Turned out the cars just belonged to the janitors. 

Another friend of mine worked for a very famous composer (I will not say who this composer is) and by the sounds of it, the guy was is a total psychopath. He gets angry over the most innocuous things and screams at people and throws things. He full-on plans out how every single meeting will go with a client. Like, he plans what he's going to wear and how people will react to it. What he intends to say, what he thinks they'll say, how he'll reply — total control freak. A lot of the videos that he posts online of recording sessions and stuff are actually fake and just PR things...

and my friend wears all the abuse he took by this guy and the industry as a badge of honor...

Edited by AngelCityOutlaw

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Agree fully. You bring up several more points.

It's one reason I'll remain happier composing (basically) as a hobby. No sense turning a wonderful hobby into a godawful profession. Having said that, commissions occasionally come up with a deadline which, if reasonable, it doesn't hurt (me) to work with a bit of pressure. If someone offers me money or even a dinner out or two I'll take it obviously. One recently came my way but has been scuppered by this virus thing. But as it also involves an amateur group it'll just get deferred until next year now.

I also go along with your sentiment about composing for full orchestra. I play in an ensemble drawn mostly from our town orchestra. It's no big deal as an orchestra, mostly amateurs but with a few ex-pros - retired or redundant and determined to keep playing. So the pros and a couple of good students got together, a basic core of about 8 and I write for them. I'm the worst player but that's an aside. I suppose we've all got used to acoustic instruments played through loud speakers but I still enjoy live music. It's a lesson for people to have to prepare their works - coaxing the ensemble to get the sound you want (or admitting you got it wrong and changing things), get the balance right and things. Challenging at times especially if you have a mischief-maker among them. One has to know one's score.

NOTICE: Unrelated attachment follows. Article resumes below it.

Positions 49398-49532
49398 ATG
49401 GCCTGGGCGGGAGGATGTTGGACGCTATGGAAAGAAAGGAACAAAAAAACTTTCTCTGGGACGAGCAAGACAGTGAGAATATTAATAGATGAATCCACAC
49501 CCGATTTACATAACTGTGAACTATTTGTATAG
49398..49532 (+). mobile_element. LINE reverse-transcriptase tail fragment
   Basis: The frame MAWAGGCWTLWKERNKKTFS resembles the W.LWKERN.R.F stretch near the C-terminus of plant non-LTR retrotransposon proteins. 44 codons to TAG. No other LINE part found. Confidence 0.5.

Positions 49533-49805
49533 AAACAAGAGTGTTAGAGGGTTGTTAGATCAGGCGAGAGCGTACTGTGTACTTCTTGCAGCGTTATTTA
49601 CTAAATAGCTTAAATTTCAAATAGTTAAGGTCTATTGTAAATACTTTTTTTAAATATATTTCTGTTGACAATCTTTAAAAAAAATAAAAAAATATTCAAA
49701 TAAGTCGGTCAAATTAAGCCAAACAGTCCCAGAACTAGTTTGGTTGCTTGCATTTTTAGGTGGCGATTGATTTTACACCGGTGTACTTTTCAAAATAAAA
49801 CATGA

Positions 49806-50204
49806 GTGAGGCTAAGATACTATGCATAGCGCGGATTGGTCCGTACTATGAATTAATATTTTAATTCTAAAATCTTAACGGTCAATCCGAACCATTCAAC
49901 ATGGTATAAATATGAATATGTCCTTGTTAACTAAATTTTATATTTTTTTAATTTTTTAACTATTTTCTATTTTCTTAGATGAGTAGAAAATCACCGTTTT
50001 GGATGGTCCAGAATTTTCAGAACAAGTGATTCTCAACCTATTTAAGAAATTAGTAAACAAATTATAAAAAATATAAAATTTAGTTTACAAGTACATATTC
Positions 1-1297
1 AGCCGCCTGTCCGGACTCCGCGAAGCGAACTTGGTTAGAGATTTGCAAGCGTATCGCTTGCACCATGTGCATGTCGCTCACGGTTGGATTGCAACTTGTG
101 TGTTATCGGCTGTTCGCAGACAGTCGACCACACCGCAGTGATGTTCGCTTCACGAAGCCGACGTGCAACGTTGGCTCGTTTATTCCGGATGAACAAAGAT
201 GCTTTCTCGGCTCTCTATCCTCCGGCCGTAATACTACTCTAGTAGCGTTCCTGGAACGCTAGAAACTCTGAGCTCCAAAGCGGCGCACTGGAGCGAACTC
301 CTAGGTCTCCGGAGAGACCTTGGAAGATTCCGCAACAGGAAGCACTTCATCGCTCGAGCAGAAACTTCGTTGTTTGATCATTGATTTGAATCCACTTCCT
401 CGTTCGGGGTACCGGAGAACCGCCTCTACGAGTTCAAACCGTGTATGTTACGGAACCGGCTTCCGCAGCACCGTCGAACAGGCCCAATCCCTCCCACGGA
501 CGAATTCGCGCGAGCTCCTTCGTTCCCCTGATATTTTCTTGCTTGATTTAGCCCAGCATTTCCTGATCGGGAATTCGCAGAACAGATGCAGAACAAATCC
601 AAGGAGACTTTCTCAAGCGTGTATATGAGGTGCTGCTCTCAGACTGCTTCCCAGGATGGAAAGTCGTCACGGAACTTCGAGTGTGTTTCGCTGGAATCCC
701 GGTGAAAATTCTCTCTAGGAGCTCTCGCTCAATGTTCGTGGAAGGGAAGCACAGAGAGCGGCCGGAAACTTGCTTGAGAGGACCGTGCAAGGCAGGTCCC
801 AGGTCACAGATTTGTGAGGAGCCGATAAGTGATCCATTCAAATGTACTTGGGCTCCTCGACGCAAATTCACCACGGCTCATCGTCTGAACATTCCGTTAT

I'd encourage any new composer to learn to play an (orchestral) instrument to an adequate standard to start or join an ensemble. The admin can be a bit heavy and there are usually out-of-pocket expenses, but they're part of it. Not only are they promoting live music but able to have their works performed hopefully with public exposure.

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Well.. I don't think it's an easy job. You have to be organized enough

to deal with dozens of different people and be able to call upon many different

musical frameworks and ideas. Generally most professions are blown 

out of proportion. Everyone is a slave to something, deadlines,

corporations.. whatever. 

I think the idolatry comes from the fact that they pulled off 

something everyone kind of fantasizes about. 

But.. you know there's a dark side to everything.

Playing basketball for a living.. great yeah but you

are generally a slave to professional sports contracts,

and media coverage.. but if it's for you it's for you
 

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On 5/19/2020 at 3:17 PM, Left Unexplained said:

I think it is virtuous if you are talented enough to preserve your integrity in the face of capitalist interest

Speaking of, it definitely seems to be the case that most established composers in hollywood and the like make a serious effort to stifle any competition.